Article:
Have you ever wondered what people did about dental health in ancient or early modern times? People have always had teeth, but they haven’t always had the dental technology available today. In the early years of human civilization, people were actually less likely to have issues with their teeth than they are in modern times, as there was considerably less sugar in the human diet back then.
Sugar didn’t really become a mainstay in the diet until the 18th century, when changes in production and industry made it much more readily available. That led to greater instances of tooth decay and related problems, such as gum disease. But, people still lost the occasional tooth before that. Take a look back at what people used to replace their teeth.
The form of dentures in ancient times varied based on where in the world a person was located. In ancient Egypt, for example, dentures might be made of discarded human teeth, held together with gold wire. Other cultures also used real human teeth, or in some cases, animal teeth, to replace lost ones.
It’s believed that people from certain lost tribes in Mexico would replace missing teeth with wolves’ teeth. They may have simply pushed the animal tooth into the gum line, instead of threading it into position with a piece of wire. People from the Mayan civilization, on the other hand, were thought to have developed a very early form of dental implants. To replace missing teeth, they would push rocks, bone fragments or pieces of seashells into the gums. It’s believed that the new materials were able to fuse to people’s jawbones, making them a permanent replacement.
Some cultures used dentures made of wood to replace lost teeth. The Buxus microphylla tree, or Japanese Box, was believed to have supplied the wood used to produce a set of false teeth for Nakaoka Tei, a priestess at a Japanese temple.
By the 1700s, the preferred material for dentures was actually ivory, harvested from animals such as hippopotami, walruses, or elephants. Ivory dentures were more expensive than other options at the time, such as wood. Contrary to popular belief, the false teeth worn by President George Washington were not actually made of wood. Wooden dentures might have been durable, but they didn’t look natural and wouldn’t have been ideal for the leader of the new United States.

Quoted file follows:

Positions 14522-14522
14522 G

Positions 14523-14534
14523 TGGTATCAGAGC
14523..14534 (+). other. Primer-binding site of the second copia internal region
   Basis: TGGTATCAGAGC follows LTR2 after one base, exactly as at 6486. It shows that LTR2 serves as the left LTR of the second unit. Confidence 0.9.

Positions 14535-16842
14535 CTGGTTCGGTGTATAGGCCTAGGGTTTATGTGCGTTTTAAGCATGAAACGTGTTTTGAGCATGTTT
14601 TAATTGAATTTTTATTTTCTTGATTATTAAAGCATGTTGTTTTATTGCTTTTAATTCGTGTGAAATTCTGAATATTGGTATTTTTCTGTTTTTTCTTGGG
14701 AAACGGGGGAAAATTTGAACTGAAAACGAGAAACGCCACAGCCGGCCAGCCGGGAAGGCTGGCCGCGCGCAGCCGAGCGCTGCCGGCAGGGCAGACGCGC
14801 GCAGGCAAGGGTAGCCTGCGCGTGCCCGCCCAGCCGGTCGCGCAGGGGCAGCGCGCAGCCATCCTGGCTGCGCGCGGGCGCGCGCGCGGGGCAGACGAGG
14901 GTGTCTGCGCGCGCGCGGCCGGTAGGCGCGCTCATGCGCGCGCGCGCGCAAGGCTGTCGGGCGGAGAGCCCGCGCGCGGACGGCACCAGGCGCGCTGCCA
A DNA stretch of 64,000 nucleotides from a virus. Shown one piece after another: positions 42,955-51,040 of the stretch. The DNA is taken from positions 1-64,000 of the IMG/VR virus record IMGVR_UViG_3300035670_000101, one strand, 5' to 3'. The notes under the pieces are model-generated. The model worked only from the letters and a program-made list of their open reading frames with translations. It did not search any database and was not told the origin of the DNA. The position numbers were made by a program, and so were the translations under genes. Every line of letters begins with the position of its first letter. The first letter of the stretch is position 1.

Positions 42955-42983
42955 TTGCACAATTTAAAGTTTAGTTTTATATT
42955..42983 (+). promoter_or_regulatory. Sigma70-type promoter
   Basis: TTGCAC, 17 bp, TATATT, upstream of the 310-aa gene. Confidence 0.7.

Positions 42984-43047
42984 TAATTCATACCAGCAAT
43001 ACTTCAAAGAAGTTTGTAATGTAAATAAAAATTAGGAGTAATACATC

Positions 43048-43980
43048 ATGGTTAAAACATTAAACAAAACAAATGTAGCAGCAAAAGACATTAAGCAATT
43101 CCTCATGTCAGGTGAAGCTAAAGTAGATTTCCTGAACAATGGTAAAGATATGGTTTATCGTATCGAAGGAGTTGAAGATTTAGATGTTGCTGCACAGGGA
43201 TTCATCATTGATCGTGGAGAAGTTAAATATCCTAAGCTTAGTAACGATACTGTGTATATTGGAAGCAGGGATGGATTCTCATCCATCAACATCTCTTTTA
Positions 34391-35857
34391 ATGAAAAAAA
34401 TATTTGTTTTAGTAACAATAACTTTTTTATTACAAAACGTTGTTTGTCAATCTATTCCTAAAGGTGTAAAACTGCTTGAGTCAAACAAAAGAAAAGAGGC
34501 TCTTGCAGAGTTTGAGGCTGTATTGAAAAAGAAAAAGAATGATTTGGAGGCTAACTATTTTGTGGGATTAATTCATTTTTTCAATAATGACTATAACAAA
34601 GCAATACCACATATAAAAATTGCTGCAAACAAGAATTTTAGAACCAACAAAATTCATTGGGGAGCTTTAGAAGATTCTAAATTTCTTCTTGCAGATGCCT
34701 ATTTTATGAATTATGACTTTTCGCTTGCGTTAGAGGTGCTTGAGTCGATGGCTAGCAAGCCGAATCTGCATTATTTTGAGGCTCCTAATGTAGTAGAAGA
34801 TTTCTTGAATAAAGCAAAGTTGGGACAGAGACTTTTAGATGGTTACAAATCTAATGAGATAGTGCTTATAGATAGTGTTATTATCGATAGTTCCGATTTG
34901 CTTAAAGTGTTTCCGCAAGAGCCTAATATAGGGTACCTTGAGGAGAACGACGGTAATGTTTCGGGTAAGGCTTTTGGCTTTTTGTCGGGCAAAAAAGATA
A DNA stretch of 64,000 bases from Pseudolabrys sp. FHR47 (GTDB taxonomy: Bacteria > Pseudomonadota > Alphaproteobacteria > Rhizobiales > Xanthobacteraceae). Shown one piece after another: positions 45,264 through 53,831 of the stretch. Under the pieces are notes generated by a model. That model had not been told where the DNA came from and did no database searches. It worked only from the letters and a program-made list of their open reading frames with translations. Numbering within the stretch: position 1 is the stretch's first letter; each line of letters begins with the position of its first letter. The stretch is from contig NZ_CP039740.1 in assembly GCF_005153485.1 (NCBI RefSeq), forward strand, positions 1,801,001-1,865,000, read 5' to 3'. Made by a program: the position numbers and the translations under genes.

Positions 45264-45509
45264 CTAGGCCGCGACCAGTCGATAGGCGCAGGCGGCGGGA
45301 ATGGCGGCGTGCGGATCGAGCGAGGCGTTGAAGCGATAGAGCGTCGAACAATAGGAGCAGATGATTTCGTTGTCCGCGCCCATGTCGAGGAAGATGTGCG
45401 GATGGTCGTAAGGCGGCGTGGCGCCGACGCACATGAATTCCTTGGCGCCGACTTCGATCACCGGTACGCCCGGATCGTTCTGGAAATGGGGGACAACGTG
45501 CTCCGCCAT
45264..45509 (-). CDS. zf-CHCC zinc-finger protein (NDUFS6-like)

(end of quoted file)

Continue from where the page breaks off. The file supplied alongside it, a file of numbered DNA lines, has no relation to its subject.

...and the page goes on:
President Washington wore a range of different types of dentures during his life. In some cases, the dentures were made of ivory and were implanted over his natural teeth. At other points, his dentures were made from horse or donkey teeth, bone, human teeth or brass. They were held in place by wires made of either lead or gold.
Denture wearers in the early days of America, like Washington, would often have to see their dentists for adjustments or replacements. It’s reported that Washington regularly sent his dentist his dentures to have them repaired.
The first set of porcelain dentures was created by a British dentist in the late 1700s. Initially, porcelain dentures were very bright white and very fragile. By the 19th century, a method of adhering the porcelain dentures to metals was developed, creating a solution that was strong and somewhat natural looking.
By the middle of the 20th century, dentists were in the beginning stages of developing dental implants as they are known today. In the U.S., Dr. Norman Goldberg and Dr. Aaron Gershkoff performed a good deal of the early research about implants in the late 1940s and 1950s. Over in Sweden, a orthopedic surgeon, Dr. Per-Ingvar Branemark, was conducting an experimental surgery on a rabbit using a post made of titanium. The post fused to the bone of the rabbit and couldn’t be removed.
The discovery, later called osseointegration, has paved the way for the development of modern day dental implants. Although at first implants were one-size-fits all, today’s implants can be fitted to the size of a person’s mouth and shaped so that they look like a natural part of the mouth.
Replacement teeth have really come a long way. While early forms of dentures made it difficult to speak or eat, with implants, a person today can do everything she or he did with her or his natural teeth.
Even hundreds of years ago, people understood the importance of maintaining a healthy smile and the appearance of having teeth. If you are missing a tooth or are having problems with your current teeth, Miami periodontists and implant dentists Dr. John Paul Gallardo and Dr. William Lamas can help you get the smile you long for. To schedule an appointment, call (305) 447-1447 today.